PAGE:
1. Politicians talk about it constantly. Every government department filters every decision through a growth filter, as a matter of policy. It’s just nonsense to say that ‘no one actually looks at it’.

      1. Nice try but no cigar. I wrote “no one actually ONLY JUST looks at GDP”. Are you capable of anything other than a strawman argument?

        1. Don’t get hung up on the actual metric of GDP. It’s just the chief signifier for the growth obsession which is the deeper issue.

          Every decision gets framed in terms of growth – see the government’s 25 year plan for the environment, for example. It locks us into certain patterns of behaviour before we even start. The government isn’t so much interested in how to stop climate change, but how to “deliver the clean, green growth needed to combat global warming.”

          This isn’t a straw man argument about how GDP is constructed. It’s about what we value as a society, what our priorities are.

          1. Mischaracterising statements like a poundshop Kathy Newman is the definition of strawman.

            GDP is an important metric for governments since it measure the resources they have to mobilise. As the ONS says it shows how sustainable public finances are and is important in managing the economy. But it is only one of many (inflation, balance of payments, value of the currency are just a few other).

            You want more. More government action to do this, more money to poorer people around the world. That needs growth or to make people actively poorer. I have noticed that the people campaigners want to make poorer are never themselves. It is those richer and more successful, or working class who don’t share metropolitan values who can make the sacrifice. But as you say, its about priorities.

          2. You endlessly talk about ‘making people poorer’, but that’s a bizarre framing of what Oxfam are calling for. Does ending tax havens make people poorer? Does paying fair wages make people poorer?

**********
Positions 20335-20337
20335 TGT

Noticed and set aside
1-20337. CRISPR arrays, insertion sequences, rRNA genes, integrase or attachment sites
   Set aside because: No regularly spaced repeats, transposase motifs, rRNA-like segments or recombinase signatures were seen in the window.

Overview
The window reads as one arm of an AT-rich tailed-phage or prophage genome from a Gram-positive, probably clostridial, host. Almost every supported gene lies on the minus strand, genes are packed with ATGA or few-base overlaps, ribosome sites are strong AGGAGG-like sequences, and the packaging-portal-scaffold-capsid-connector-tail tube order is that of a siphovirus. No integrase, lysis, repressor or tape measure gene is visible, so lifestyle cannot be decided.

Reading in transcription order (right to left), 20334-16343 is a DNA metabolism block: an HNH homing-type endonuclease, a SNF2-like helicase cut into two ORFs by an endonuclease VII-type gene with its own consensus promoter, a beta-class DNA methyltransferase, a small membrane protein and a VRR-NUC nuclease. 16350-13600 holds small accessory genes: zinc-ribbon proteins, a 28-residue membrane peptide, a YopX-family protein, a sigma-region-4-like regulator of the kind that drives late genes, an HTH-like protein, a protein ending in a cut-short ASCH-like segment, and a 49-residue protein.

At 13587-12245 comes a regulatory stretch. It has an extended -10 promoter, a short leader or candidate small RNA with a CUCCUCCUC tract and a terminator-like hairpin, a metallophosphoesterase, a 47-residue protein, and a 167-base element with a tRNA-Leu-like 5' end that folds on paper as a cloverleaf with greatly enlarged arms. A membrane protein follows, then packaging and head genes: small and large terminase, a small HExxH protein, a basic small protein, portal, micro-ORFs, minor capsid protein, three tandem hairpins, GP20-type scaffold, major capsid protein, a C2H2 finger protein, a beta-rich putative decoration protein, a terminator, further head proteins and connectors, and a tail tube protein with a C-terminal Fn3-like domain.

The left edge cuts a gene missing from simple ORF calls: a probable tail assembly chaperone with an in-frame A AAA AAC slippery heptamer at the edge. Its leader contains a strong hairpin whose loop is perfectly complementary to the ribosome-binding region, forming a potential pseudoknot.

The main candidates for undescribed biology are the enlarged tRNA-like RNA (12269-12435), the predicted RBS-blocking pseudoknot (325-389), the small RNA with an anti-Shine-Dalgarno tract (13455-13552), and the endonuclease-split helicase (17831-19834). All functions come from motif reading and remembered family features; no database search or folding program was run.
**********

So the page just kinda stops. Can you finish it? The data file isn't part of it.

Since nobody’s talking about taking away billionaires’ money, we’re talking about sharing future growth better, nothing more.

            The actual definition of a straw man being “an intentionally misrepresented proposition that is set up because it is easier to defeat than an opponent’s real argument”, what am I supposed to make of your endless assertions that I and Oxfam are out to ‘make people poorer’?

          3. Does ending tax havens make people poorer? Yes if it makes it harder for investment in poorer countries. One of the reasons why there have been so few prosecutions from the Panama and Paradise papers is that there are legitimate uses for off shore financial centres. One being so that investors from different jurisdictions can invest under the same trusted neutral conditions, particularly if they are investing in poorer countries with less developed and possible capricious legal systems. Closing ‘tax havens’ makes that harder so less investment in poorer countries. Less investment means fewer factories and jobs.

            Does paying fair wages make people poorer? Yes if it makes them too expensive to employ for the value they are creating. Bad job beats no job. Especially if as Oxfam advocate you should dramatically reduce investment returns to do so, such that there is less incentive to invest in those countries. Less investment means fewer factories and jobs.

            ‘nobody’s talking about taking away billionaires’ money’. Yes they are. Page 55 of ‘Reward Work, Not Wealth’: “Governments should use regulation and taxation to radically reduce levels of extreme wealth”. That is taking away billionaires’ money. Clearly Oxfam are out to make these people poorer. You seem to support that. Hardly a strawman.

            I have never said Oxfam intend to make poor people poorer. I accept they have good intentions. But good intentions do not compensate for flawed policies. Many horrors and disasters have been caused by those with good intentions.

          4. I’m taking them at their world, not wishful thinking.

            I’m representing the fairly standard view of most mainstream economists. High minimum wages cost jobs. Reducing returns lowers investment.

          5. Again, you leap to ‘high wages’ when I said a ‘fair’ wage. So you’re for unfair wages and tax havens. It’s your prerogative to be part of the problem if you so choose.

            I’m not going to start an argument about whether or not most mainstream economists are actually with you or not. You have more time than I do. Have the last word if you must, I have other things to do.